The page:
Nature is a beast.
From the highest mountains to the lowest canyons, nature is constantly trying to kill you. But, if there’s one thing that strikes the most fear in me, it’s the ocean.
The ocean is a vast wasteland of the unknown. The sea is mercurial. One moment, the surface is still as glass and the next, a 50-foot rogue wave appears out of nowhere, hellbent on destroying you. That doesn’t even mention the creatures, landscape, and mystery that stretch 30,000 feet beneath you.
The high seas should never be underestimated, but one of the nightmare scenarios of any ocean navigator is the incident of a boat capsizing. That’s the situation Rob Sanford found himself in one fateful day.
Here’s Sanford describing what happened:
Basically, a storm was causing major fluctuation in the seas. He fought to keep his boat on top of the swells, but one of the motors failed, causing the boat to be overtaken by a large wave.
Here’s what KnifeNews put in their write-up on the event:
“Now, you’re standing on the roof of the boat, and the boat immediately fills up with water and everybody goes against the floor, which is now the ceiling,” explains Sanford. It was at this point that one of the most crucial pieces of safety equipment became a liability – the life jacket designed to keep him afloat outside the boat now trapped him against the floor of the cabin.
Sanford was wearing an automatic life jacket, designed to inflate instantly when dunked in water. When the boat capsized it became a buoyant shackle around his neck, pinning him against the floor and away from the underwater exit. Luckily, the rest of the crew hadn’t been wearing them and quickly escaped the now-submerged cabin. “There would have been no way to get out of the boat, if everyone had put on their life jackets,” he said.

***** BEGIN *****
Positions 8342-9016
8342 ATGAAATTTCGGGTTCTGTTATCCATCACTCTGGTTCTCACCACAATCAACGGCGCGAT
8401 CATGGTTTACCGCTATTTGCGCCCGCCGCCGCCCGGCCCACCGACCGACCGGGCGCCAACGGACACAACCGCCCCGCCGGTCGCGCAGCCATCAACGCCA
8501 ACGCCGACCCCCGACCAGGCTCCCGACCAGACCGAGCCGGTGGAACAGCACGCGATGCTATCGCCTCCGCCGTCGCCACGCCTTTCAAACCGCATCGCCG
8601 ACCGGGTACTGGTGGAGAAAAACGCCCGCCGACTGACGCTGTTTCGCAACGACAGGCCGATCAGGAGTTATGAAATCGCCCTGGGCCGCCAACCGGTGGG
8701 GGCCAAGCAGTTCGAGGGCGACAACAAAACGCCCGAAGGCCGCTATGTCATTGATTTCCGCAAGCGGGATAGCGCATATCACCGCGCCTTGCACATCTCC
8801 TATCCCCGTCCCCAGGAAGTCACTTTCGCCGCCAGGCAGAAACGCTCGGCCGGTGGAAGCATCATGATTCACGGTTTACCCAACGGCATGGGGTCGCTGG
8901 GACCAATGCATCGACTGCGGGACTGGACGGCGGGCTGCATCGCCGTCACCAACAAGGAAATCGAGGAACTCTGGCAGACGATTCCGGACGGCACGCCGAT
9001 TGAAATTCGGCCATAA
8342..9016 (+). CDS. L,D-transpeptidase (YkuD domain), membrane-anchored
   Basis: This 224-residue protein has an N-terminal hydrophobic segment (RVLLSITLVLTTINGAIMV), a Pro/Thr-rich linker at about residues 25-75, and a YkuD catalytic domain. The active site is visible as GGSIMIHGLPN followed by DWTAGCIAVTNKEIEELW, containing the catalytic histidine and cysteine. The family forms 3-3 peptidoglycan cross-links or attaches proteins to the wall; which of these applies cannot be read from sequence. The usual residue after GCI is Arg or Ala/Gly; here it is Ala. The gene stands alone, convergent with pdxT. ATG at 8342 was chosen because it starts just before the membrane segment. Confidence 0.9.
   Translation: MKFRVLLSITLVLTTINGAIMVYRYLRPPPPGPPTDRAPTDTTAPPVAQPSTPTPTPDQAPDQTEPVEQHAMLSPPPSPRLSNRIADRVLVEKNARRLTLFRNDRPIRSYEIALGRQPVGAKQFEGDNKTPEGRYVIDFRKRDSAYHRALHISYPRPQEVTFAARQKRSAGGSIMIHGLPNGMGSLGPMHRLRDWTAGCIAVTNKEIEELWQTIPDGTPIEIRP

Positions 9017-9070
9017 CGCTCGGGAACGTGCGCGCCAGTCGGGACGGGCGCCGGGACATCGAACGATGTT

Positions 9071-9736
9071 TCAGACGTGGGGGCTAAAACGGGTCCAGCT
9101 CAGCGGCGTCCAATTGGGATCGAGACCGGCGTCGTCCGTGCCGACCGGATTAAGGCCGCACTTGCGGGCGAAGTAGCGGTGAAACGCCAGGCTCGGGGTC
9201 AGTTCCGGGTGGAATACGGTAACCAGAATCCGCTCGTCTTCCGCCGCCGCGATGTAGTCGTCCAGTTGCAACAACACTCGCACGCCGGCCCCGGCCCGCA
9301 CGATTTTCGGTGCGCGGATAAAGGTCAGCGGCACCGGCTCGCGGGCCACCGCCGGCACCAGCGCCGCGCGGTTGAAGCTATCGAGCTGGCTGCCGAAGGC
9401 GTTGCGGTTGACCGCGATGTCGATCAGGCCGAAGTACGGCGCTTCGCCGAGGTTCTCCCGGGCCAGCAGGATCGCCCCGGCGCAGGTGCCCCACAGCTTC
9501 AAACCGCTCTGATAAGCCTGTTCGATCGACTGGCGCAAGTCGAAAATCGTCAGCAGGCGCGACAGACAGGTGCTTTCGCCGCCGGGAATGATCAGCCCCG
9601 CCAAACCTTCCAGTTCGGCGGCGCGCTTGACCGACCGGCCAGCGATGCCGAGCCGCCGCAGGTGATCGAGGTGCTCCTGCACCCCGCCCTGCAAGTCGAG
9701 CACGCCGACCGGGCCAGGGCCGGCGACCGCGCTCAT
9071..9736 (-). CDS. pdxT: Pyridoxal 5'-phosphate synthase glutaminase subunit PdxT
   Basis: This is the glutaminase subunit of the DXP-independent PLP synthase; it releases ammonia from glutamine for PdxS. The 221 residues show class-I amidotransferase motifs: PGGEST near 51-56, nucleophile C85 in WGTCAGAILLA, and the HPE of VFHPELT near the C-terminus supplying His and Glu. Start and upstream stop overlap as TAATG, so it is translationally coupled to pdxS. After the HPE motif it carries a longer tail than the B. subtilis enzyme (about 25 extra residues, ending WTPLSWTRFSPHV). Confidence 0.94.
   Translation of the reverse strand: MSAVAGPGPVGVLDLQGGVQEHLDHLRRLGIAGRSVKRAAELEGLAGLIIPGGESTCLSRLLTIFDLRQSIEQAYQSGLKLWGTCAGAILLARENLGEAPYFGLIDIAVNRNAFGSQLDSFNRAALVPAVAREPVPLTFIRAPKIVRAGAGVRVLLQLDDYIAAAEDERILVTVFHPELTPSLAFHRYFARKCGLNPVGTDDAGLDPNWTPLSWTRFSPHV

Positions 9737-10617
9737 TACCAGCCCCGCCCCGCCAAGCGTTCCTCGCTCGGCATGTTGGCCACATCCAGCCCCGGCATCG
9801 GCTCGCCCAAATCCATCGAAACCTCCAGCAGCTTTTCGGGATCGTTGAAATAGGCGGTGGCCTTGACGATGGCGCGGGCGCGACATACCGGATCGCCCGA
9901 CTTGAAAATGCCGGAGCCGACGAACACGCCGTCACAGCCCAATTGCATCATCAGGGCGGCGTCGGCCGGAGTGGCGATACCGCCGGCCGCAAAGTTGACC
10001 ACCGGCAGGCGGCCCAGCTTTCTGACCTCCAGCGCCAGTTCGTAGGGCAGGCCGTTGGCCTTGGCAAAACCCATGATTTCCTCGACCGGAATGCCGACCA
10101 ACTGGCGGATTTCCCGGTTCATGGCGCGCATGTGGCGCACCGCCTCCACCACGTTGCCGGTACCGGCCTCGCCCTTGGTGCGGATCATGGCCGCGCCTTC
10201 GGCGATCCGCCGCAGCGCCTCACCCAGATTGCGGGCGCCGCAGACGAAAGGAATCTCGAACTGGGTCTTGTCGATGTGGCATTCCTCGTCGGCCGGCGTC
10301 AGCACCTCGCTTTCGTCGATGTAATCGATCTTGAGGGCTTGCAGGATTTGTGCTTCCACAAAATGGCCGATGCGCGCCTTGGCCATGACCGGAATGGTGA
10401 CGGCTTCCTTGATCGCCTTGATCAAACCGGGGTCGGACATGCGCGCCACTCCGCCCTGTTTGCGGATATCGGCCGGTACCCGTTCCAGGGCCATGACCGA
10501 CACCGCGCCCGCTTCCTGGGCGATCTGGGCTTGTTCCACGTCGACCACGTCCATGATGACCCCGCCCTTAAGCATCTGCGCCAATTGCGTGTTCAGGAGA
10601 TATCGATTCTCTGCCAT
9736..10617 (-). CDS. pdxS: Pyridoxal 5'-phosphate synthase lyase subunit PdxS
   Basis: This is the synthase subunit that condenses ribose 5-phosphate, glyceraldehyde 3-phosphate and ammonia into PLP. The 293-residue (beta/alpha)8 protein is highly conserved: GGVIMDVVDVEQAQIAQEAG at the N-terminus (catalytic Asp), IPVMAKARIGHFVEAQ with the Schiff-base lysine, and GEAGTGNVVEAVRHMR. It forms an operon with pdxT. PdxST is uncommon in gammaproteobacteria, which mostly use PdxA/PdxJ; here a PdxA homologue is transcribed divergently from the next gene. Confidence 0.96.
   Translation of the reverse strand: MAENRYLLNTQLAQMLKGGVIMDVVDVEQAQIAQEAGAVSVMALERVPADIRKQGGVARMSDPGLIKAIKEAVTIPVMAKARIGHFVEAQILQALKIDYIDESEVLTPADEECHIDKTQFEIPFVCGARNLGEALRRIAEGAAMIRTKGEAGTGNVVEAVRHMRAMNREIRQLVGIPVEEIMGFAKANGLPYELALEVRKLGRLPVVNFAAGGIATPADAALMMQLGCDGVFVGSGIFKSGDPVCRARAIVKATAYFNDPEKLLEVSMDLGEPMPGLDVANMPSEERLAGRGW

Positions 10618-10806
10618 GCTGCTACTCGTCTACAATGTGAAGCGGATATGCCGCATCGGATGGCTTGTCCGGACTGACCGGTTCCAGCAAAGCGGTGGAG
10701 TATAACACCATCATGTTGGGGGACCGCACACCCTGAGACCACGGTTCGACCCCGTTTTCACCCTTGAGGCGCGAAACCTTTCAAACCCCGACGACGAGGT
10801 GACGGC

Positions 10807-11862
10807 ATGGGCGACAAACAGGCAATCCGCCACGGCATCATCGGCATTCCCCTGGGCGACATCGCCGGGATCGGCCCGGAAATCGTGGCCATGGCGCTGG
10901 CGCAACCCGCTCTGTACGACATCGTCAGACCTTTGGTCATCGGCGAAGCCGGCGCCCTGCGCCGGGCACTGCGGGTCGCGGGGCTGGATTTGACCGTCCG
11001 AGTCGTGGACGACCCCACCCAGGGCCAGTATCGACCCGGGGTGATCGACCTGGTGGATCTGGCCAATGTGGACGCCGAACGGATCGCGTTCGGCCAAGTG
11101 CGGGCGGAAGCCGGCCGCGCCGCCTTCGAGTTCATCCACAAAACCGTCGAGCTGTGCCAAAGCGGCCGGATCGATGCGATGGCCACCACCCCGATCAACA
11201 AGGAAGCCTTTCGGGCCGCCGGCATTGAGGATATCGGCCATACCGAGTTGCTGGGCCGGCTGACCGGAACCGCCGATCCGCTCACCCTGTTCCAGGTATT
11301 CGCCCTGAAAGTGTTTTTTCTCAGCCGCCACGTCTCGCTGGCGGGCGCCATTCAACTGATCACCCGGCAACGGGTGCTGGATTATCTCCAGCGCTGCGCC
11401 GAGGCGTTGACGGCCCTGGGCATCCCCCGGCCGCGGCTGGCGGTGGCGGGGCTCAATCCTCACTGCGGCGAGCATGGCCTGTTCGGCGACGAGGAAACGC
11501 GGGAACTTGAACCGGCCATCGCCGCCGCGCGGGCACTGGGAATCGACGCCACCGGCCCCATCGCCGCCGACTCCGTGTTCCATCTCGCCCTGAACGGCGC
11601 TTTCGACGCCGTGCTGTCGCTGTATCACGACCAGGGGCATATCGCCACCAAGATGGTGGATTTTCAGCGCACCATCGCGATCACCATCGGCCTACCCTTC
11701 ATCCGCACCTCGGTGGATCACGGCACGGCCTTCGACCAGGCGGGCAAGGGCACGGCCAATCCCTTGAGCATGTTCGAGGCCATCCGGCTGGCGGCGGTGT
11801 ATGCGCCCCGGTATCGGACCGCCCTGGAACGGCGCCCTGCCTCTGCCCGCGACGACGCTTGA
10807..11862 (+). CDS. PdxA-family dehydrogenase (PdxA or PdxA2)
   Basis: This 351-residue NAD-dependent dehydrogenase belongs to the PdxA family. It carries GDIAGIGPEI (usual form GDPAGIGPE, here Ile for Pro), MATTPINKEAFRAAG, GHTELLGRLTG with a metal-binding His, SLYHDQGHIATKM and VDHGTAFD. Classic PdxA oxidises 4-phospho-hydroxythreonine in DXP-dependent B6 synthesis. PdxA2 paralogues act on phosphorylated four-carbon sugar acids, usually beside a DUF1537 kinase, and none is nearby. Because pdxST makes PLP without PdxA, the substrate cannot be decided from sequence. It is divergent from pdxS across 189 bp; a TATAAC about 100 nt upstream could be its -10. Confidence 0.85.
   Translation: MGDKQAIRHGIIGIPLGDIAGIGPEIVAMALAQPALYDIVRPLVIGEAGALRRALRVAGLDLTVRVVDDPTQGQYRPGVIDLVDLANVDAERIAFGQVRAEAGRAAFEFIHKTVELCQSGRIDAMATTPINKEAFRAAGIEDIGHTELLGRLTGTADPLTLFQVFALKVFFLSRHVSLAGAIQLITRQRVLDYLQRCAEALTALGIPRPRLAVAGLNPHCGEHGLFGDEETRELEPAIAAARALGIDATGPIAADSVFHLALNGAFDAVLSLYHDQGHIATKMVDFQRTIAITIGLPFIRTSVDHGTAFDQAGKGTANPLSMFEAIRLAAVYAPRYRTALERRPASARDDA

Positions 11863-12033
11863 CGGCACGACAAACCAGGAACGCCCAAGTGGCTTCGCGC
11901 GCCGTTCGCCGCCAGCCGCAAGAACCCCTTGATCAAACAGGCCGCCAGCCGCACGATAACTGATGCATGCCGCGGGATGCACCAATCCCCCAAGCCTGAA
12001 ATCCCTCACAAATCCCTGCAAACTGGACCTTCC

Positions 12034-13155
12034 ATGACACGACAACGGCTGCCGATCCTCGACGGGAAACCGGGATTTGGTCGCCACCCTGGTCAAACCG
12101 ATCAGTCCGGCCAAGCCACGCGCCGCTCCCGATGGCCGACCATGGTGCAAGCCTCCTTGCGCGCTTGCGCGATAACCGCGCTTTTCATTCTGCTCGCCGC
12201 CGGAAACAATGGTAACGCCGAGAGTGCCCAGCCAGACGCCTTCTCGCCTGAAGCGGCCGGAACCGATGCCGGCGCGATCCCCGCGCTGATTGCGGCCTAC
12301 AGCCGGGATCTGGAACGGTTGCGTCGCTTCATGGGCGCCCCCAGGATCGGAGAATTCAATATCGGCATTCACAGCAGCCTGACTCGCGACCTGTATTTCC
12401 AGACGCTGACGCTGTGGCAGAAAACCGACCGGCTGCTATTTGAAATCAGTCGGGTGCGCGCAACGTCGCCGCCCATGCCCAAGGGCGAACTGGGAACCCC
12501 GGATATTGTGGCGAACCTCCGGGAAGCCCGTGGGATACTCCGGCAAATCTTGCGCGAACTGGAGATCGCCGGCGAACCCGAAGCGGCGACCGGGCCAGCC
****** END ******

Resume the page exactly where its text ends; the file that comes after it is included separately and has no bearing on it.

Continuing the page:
With the life jacket stuck around his neck and his last pocket of air quickly filling with water, Sanford grabbed his Spyderco knife. He opened the blade with one hand—thanks to the iconic ambidextrous opening hole—and punctured the life jacket and swam toward the light to safety.
In the end, despite the thousands of dollars of equipment, it was one simple knife that ended up saving his life. I’m not sure exactly which model he was carrying, but it’s likely it was from Spyderco’s Salt Series, which uses H1 stainless (and, yes, actually stainless) steel.
Needless to say, you won’t find Rob Sanford anywhere without his Spyderco. In fact, he now carries two because you can never be too prepared.
For more examples of how knives save lives, take a look at our Knives Save Lives blog series.
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